Researchers at Sandia National Laboratories have developed a lab-on-a-disk platform that they believe will be faster, less expensive and more versatile than similar medical diagnostic tools.
Lab officials are seeking industry partners to license and commercialize the SpinDx technology, which can determine a patient's white blood cell count, analyze important protein markers, and process up to 64 assays from a single sample, all in a matter of minutes.
"In a doctor's office, time is money," said Anup Singh, manager of Sandia's biotechnology and bioengineering department. "Patients have become accustomed to an initial visit, some tests, samples that are sent off to a far-away lab, a wait of a week or more for results, more tests and charges every step of the way. With SpinDx, you can see results before you even leave the office."
(Visit www.youtube.com/SandiaLabs to view HD video footage of the "SpinDx" medical diagnostic tool)
The technology advances in SpinDx have profound implications for patient care. Heart attacks, strokes, infections, certain cancers and other afflictions could be detected days or weeks sooner than they are today, with no new burdens placed on patients or their doctors, Singh said.
The SpinDx platform has several advantages:
- Small sample size: Patients merely have to provide a pin-prick sample of blood.
- Ease of use: The device uses a spinning disk, much like a CD player, to manipulate a sample. The disks contain commercially available reagents and antibodies specific to each protein marker.
- Custom applications: Singh envisions a "plug and play" approach whereby the physician chooses among a "cardiac disk," "immune disk" and similar options.
- Inexpensive technology: The disks - the crux of the technology - cost pennies to manufacture.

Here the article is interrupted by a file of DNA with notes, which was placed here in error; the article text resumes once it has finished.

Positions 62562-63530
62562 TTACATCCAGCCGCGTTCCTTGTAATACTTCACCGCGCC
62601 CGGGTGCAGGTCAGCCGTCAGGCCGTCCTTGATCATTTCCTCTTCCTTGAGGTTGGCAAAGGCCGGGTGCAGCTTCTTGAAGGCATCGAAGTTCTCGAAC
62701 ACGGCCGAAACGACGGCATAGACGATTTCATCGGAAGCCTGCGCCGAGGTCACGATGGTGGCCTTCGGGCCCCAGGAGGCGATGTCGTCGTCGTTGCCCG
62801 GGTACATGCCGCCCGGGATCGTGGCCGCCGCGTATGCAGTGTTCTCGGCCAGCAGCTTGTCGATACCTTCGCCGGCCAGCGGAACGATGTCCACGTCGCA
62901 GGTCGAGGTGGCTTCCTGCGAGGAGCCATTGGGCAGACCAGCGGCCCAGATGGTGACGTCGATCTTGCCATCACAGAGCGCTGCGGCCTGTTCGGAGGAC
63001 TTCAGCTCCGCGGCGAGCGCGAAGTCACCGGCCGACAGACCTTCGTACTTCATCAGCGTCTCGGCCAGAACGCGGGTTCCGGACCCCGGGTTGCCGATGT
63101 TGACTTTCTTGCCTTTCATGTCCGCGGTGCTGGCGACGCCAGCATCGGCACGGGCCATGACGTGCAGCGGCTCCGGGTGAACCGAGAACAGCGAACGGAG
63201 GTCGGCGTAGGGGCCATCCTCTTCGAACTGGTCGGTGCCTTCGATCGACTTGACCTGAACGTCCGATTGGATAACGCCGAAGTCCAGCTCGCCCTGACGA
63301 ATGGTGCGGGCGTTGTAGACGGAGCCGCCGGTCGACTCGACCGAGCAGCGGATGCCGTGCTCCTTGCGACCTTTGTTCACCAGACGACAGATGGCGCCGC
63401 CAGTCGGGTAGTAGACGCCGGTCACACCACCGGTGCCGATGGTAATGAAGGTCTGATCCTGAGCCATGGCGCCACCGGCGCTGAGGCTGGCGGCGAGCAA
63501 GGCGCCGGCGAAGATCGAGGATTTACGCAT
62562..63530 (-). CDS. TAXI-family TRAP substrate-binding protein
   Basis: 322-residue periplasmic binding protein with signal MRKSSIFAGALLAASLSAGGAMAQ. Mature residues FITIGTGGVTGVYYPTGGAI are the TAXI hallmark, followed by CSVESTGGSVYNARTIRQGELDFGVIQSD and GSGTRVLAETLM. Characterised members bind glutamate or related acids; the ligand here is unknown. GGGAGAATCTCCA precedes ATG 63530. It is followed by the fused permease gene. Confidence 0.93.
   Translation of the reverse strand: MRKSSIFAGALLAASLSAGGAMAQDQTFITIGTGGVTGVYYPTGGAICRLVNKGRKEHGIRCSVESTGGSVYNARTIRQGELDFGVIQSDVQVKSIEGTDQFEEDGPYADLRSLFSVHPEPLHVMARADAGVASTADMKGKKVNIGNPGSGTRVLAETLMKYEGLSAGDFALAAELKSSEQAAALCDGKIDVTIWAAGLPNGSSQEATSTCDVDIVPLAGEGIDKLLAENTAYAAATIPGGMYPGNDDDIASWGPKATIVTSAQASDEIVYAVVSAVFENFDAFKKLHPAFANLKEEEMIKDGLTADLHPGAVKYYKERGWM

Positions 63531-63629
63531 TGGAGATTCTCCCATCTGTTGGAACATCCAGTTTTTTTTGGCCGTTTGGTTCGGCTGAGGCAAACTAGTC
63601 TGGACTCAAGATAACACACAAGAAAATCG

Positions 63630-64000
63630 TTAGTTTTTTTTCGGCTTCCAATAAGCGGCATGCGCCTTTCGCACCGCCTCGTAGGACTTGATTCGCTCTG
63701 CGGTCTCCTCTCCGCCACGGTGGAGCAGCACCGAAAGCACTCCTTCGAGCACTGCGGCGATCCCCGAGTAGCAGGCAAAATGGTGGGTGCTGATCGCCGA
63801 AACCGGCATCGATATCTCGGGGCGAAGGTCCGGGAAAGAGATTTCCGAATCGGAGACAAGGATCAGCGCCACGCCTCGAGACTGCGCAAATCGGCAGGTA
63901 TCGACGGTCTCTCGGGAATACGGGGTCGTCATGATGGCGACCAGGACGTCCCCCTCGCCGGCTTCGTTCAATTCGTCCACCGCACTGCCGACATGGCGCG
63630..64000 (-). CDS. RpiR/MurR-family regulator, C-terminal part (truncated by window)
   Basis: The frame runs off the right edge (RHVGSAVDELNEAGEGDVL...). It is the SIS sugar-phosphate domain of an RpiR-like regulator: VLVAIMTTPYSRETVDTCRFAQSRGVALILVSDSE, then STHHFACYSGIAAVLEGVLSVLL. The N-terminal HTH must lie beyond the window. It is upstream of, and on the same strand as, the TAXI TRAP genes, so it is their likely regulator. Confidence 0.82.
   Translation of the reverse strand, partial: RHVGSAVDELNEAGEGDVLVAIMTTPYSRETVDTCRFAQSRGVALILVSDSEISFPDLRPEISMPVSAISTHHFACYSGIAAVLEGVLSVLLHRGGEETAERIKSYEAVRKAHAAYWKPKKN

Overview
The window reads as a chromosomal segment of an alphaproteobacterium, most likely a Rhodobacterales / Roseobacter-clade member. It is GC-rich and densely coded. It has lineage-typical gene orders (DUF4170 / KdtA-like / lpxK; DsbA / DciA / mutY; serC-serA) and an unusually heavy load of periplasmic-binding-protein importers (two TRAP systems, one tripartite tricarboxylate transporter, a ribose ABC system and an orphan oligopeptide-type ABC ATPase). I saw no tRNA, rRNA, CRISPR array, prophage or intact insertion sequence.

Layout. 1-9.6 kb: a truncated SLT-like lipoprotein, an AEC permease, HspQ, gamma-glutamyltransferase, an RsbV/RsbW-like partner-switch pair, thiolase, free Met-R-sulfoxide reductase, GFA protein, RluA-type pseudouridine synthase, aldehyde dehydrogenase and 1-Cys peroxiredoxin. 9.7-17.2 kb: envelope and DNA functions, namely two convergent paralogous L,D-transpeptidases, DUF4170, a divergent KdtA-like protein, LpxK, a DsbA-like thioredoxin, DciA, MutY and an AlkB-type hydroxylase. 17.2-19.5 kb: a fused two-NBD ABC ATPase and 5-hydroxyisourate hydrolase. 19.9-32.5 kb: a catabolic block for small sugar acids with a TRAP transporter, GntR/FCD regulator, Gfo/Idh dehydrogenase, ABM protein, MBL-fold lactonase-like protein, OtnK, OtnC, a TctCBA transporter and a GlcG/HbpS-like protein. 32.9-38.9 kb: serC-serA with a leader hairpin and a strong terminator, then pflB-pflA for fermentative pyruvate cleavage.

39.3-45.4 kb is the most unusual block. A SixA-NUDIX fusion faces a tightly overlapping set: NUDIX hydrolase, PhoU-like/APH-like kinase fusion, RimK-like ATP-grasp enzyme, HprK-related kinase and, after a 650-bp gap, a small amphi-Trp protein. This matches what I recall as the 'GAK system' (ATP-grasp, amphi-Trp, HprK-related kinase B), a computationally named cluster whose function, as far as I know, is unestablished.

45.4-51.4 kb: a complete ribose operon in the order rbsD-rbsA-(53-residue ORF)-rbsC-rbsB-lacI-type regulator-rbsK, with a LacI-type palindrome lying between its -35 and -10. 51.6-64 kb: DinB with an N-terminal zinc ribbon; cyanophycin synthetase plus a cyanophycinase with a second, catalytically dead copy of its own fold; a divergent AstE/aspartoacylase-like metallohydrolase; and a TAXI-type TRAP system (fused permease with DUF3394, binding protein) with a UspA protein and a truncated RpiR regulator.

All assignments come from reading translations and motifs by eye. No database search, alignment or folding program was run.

- Quick response time: Results can be delivered to the physician's computer in 15 minutes.
"We envision medical personnel using SpinDx routinely," said Greg Sommer, the Sandia researcher who spearheaded development of the project. "Instead of standard blood panels and costly lab tests, a SpinDx disk would be processed right in the office while the medical office staff is gathering routine data like temperature and blood pressure."
The platform also has homeland security and food processing applications.
Singh recently led a National Institutes of Health grant (grant # 1U01AI075441) to adapt the lab-on-a-disk platform for toxin diagnostics.
The device could be the most accurate method available to detect the botulinum toxin, said Sommer. Caused by the bacteria Clostridium botulinum, the botulinum toxin is one of the most toxic substances known-a miniscule quantity can deliver a lethal dose. But despite scientific advances, laboratory mice remain the only reliable way to test for botulism.
"The mouse bioassay is primitive, but remains the gold standard due to its sensitivity," Sommer said. "Our SpinDx botulinum assay vastly outperformed the mouse bioassay in head-to-head tests, and requires absolutely no animal testing. Plus there are a lot of cost and speed advantages."